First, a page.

Wednesday, May 31, 2006

Amy has left Decatur,IL and triumphantly returned to Chicago to further her journalistic career in the Windy City. I predict the appearance of her debut column in the Sun Times within the next 5 years, probably entitled "The Click." I seriously believe this to be true, though I may be wrong on the title. Her blog is gone and we all eagerly await the existence of a new one.

I have never met nor even communicated with Up In Alaska, but she is a prolific blogger, journalist, cyclist, and recent Alaskan -- and therefore very interesting. She'll be taking Amy's place in the journalistic link category on the right until Amy reclaims it.

Monday, May 29, 2006

The Gauntlet

Nick had one good trout. He did not care about getting many trout.

Every time I head into the north woods alone with the intention of fly fishing I am drawn to Hemingway's Nick Adams Stories, "Big Two-Hearted River" specifically. I don't think I carry any of the pain and fear Nick does (I sure hope not) in that story when I'm wading Pine River in the far North East corner of Wisconsin, but I do constantly recall the spirit of that story and hope that the luck Nick has catching trout rubs off on me.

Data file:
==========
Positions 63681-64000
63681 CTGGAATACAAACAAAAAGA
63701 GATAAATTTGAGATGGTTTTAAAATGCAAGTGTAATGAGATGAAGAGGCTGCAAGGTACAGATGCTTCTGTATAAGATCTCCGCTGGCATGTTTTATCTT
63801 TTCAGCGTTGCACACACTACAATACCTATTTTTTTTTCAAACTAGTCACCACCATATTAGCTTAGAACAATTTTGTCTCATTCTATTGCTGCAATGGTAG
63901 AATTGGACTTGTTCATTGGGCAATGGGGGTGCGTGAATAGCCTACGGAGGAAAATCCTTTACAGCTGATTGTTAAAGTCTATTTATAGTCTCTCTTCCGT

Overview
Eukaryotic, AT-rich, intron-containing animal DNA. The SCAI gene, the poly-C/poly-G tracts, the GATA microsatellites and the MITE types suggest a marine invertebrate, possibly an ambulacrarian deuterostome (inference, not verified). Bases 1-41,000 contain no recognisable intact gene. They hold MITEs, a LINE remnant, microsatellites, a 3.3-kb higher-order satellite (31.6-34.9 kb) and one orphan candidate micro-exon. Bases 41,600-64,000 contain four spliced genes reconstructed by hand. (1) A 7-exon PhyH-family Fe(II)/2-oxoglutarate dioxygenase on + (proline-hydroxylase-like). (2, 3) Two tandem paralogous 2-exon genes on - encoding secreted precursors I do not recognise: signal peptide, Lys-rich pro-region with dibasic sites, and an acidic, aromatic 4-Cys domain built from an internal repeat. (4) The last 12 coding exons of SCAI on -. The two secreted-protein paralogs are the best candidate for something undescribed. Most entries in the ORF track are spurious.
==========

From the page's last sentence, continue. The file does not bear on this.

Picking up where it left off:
This trip was a wash, pun somewhat intended -- yet in the end the rewards were substantial, almost priceless. The weather on Saturday was very hot, almost too hot to fish. I dabbled in the stream a bit but had no luck. No complaints though as the scent of pine trees for as far as the eye can see is good company. I had lunch, read a bit, and then hopped on my bike for a 30 mile ride, planning on returning in time for dinner and an hour of working the evening hatch on the river. This did not go as planned in the slightest. I was so close to the Upper peninsula that in tribute to Hemingway I decided to poke my bike into Michigan for a few miles. Crossing the Brule River I peddled north on highway 189 for 5 miles, turning around and starting back to camp (Tipler, WI). It was so hot and clear that day -- not to mention that it was supposed to be hot and clear through Tuesday -- that it came as a great shock when a torrential downpour began, coupled with the raging lightening and thunder. Thankfully I was able to duck into an awning of a bratwurst grilling family to get a dry place to stand. They offered me a brat but I thankfully declined, hoping that the weather would let up so I could cook up the turkey dogs in my cooler. The weather did in fact let up to a slight drizzle, which considering the circumstances was wonderful. Many things are relative and its important to take them in their context. I happily peddled south and made it to Tipler (7 miles from camp) when the downpour started again. I was already soaked, as was my bike, which is a tribute to how strong this downpour actually was -- I had to stop and get out of the rain. Usually you hit a wall and say, "Eh, I'm already wet and wet is wet so I'll keep going." Not this time. It was a new level of wet and I had to run away from it. Tipler has about 50 residents but God bless 'em, they have a county park with a picnic shelter, under which I happily passed the next 30 minutes. As an aside I must note that at this time I was deeply aware of the fact that my gear/backpack(with clothing) was on the picnic table and that my tent had the flaps down. My camera and books were in a bag in the tent and would be fine, but everything else was most likely soaked. I tried to think the best while sitting amidst Tipler. The rain eventually let up and I headed for home. I was thankful to meet the brat grilling people that were weekending from Green Bay, and even more thankful that the good people of Tipler built a picnic shelter. The drizzle still was annoying but I could deal with it. I have a decent sense of adventure and I was happy to have a story to tell. I figure it all builds character and that most things that are difficult have their own rewards. I was right, in spades. A mile away from camp I came upon something I will never forget. I can only guess that the quiet of a bicycle made it all possible. About 25 yards ahead a black bear came out from the woods and stepped up to the road (its really more of a paved logging road so its about as isolated as could be). I stopped quickly and whispered ,"whoa..." Under my breath. I was far enough away to feel safe, but I was close enough to be in real trouble if the bear had designs on me. The bear either heard the slight rub of of my brakes or my quiet exclamation, because he turned his head towards me. He then shuffled across the road and into the spruce with a little spring in his step. I have seen one black bear in person (Minnesota) and literally hundreds on television via endless documentaries. This bear was easily the largest black bear I have ever seen anywhere in my life -- all national geographic specials included -- so close, so massive, so beautiful.Wisconsin certainly has bears, but its not known for them, so seeing one this size is extremely rare. My heart was very much racing -- somewhat out of fear but mostly out of excitement. He was there for a moment, and gone into the woods the next. I stood still and tried to relax. 20 seconds later a car drove by the moment I had just witnessed and thought nothing had happened. He drove in a dry car and I was soaked after getting caught in the rain 15 miles from camp. I was the lucky one.